If God Had Tryouts and Cuts

Jason Micheli —  May 6, 2013 — 2 Comments

photo-300x300This is from Elaine Woods, our Director of Children’s Ministry so if you feel the following indicts you in any way, blame her.

Soccer, Lacrosse or Church?

A mom approached me the other morning explaining why her child couldn’t attend Sunday school or worship on Sunday mornings.  Her son has early soccer games followed by Lacrosse practice.

I smiled and said,

“I understand; it’s a tough balance.  I remember when my kids had conflicts.”

She added,

“The whole team will be let down if he isn’t there to do his part and help out,”


“If he doesn’t show up for practice, he won’t be allowed to play in future games.”

My first reaction to these comments was “exactly!”  These same reasons apply to attending church.  How is your child supposed to be part of the church family if they never show up?  How is your child supposed to know God’s Word and apply it to his life if he hasn’t learned it?

I guess what bothers me the most is the intensity that parents feel about their children’s extra-curricular activities.  It’s a “must” event fueled by competition and the need to have our children excel at everything.  Go big or go home.

I wish I could see this same drive when it comes to their children’s faith walk.  Attending church becomes something to do after sport games, family time, and sleepovers.

Attending worship or Sunday school on a regular basis not only teaches children Biblical lessons, it develops a routine that is easier to enforce.  Children rely on structure and repetition.

I understand this is a challenge for parents and for the church body as a whole in today’s society.  We have so many choices competing for our time.  Long gone is the “closed on Sunday” attitude.  Sunday becomes another day to fill up with activities.

As a church, we need to continue to come up with worship options for our diverse congregation’s schedules.

As parents, we need to keep our children’s faith development even more important than their extra-curricular activities.

How that is done varies from family to family.  Attending church on Saturday, Bible Studies during the week, family prayer time in the evening, or simply listening to Christian music are examples of how parents can keep Christ a priority in their child’s life; however, don’t neglect the importance of attending worship.

Here are some good reasons for children to attend worship from GenOn Ministries:

1. Children learn to pray, to speak to God from their heart, by being with adults who model prayer.
2. Children can experience a time to be silent and present to God; a time to talk to God and to listen to God.
3. Children can hear & feel the power of our love for God as they listen to the words and music of worship.
4. Children learn and experience God’s love in the fellowship within a faith community.
5. Children are introduced to music and dance that expresses the longings of our hearts, the laments of our lives, our praises to God.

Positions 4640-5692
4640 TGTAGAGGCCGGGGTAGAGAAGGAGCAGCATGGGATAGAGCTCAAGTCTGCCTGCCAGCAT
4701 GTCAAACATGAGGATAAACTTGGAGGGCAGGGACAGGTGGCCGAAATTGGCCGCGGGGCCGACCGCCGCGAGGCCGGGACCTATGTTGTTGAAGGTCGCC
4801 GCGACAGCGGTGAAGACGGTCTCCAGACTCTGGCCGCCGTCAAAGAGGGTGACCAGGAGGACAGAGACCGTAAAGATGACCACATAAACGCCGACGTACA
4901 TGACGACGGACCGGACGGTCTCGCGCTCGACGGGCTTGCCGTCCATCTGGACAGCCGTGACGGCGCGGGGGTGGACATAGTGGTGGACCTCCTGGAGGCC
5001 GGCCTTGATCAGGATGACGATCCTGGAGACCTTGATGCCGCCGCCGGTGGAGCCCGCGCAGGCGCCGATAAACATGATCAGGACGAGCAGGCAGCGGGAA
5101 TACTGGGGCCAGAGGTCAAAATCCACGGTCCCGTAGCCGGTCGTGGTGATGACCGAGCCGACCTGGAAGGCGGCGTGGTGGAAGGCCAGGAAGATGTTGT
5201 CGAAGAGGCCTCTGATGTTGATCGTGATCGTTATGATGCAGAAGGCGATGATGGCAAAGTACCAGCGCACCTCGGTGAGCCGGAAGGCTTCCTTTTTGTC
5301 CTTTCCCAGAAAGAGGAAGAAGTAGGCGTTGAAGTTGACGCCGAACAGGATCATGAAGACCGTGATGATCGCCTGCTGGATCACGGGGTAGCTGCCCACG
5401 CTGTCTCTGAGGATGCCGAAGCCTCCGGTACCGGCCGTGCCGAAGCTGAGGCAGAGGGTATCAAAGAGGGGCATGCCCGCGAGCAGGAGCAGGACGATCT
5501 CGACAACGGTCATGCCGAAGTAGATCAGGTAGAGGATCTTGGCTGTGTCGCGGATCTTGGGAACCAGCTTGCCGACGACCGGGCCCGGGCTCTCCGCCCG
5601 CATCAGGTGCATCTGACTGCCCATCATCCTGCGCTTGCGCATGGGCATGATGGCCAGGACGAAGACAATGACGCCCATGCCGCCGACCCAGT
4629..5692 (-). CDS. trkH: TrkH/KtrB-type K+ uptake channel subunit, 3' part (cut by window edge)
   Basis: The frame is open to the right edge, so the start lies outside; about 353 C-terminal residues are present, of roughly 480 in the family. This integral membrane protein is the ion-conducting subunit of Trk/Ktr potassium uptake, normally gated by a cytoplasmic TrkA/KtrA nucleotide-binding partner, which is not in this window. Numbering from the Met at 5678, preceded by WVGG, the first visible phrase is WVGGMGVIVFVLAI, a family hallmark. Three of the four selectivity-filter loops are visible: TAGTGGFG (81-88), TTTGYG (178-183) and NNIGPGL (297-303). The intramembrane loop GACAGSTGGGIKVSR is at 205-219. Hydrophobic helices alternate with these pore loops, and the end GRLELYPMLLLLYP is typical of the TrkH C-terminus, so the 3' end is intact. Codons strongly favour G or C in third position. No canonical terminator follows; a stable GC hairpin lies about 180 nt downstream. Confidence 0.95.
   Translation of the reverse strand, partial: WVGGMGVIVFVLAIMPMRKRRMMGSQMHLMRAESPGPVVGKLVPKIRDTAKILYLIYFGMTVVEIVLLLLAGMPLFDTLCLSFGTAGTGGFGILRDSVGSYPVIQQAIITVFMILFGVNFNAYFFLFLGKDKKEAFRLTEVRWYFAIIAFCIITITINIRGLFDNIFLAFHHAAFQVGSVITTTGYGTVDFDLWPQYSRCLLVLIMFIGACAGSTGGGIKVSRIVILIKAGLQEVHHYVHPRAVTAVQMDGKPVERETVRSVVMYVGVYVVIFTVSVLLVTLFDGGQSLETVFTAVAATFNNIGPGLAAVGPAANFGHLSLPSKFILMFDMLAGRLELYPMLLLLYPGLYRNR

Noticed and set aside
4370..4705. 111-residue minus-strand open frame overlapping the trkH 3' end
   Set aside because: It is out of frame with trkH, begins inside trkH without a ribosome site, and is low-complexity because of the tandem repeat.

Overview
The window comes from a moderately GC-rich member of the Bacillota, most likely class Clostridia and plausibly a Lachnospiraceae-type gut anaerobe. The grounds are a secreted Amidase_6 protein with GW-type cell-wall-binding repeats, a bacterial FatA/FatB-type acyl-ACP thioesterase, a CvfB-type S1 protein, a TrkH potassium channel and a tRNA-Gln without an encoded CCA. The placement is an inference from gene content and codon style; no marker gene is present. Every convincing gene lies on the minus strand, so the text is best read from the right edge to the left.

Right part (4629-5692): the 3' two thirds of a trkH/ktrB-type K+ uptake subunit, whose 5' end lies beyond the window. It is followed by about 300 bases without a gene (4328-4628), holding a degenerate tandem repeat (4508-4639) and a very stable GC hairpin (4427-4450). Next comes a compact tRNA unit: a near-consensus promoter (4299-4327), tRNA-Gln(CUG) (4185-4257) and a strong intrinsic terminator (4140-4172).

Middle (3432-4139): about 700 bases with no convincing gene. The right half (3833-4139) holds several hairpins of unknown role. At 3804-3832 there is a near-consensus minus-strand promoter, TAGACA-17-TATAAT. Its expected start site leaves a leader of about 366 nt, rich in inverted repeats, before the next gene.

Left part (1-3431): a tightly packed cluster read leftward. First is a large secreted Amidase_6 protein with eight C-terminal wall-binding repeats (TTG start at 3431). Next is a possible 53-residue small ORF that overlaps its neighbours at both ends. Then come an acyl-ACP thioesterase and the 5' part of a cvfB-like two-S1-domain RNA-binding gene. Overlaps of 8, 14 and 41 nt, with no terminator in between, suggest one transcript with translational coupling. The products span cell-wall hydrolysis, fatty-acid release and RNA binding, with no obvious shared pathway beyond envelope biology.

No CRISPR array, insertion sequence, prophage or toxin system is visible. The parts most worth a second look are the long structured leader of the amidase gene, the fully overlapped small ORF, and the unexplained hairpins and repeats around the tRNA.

6. Children hear the stories of God’s people, and begin to understand that those stories belong to them, too.

What do you think? What would you add to this list?

We are called to be faithful.  The rest is up to God.


Jason Micheli


2 responses to If God Had Tryouts and Cuts

  1. Bob Oelschlager May 6, 2013 at 5:32 PM

    I learned to attend church regularly the old fashioned way. My parents made me go. Every Sunday. This was back in the dark ages. Bible stories taught using the latest multi-media tool, the flannel-board. Still remember Joseph’s coat-of-many-colors.

  2. I might have been much more judgmental before I had kids and knew enough kids and their parents. Life is more complicated than making a choice between a single game and a single church service. Parents might encourage their kids to be involved in sports, or the chess team, or whatever — because it helps them make friends they see every day at school. Or keeps them away from their older sibling, who is currently into drugs. Consider a parent’s concern for their depressed or ostracized kid. A kid in the drama class may finally feel like they have finally found a place for the energy they can’t otherwise control and are always being punished for.

    Instead of asking families to make heroic choices, I wonder if church members could take part in wider discussions about what kids need. Sports are good — but do we need sports 6 days a week in our middle school kid’s life? Does the theater department have to do Broadway caliber productions, that leave so many who are inexperienced out? But parents are often trying to make the best choices — and they’re worried sick about kids who aren’t coping well. One hour of church Sunday morning doesn’t answer the crying need.

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